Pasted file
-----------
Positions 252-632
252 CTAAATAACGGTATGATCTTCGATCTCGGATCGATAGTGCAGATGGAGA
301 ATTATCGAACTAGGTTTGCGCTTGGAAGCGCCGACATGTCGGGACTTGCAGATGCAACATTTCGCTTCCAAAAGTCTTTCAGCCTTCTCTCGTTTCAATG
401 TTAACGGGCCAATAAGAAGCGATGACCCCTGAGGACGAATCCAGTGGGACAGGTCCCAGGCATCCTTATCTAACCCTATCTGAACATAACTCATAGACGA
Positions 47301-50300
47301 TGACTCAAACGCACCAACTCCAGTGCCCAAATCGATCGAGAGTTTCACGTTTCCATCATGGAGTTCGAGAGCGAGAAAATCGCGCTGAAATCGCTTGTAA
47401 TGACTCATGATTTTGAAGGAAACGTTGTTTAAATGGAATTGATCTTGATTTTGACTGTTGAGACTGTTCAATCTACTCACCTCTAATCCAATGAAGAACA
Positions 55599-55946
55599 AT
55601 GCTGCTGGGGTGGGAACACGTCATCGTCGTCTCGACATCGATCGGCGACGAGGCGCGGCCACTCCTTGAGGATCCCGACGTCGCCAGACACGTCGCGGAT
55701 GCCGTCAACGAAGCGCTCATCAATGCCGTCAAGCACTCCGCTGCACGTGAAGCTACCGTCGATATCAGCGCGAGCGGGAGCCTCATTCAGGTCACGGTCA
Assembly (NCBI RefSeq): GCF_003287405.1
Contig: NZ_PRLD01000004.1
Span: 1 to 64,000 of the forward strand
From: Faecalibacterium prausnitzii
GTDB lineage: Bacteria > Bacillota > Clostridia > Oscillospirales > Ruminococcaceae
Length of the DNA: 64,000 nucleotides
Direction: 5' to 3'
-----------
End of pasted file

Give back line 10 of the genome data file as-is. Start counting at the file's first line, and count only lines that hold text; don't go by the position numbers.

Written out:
55601 GCTGCTGGGGTGGGAACACGTCATCGTCGTCTCGACATCGATCGGCGACGAGGCGCGGCCACTCCTTGAGGATCCCGACGTCGCCAGACACGTCGCGGAT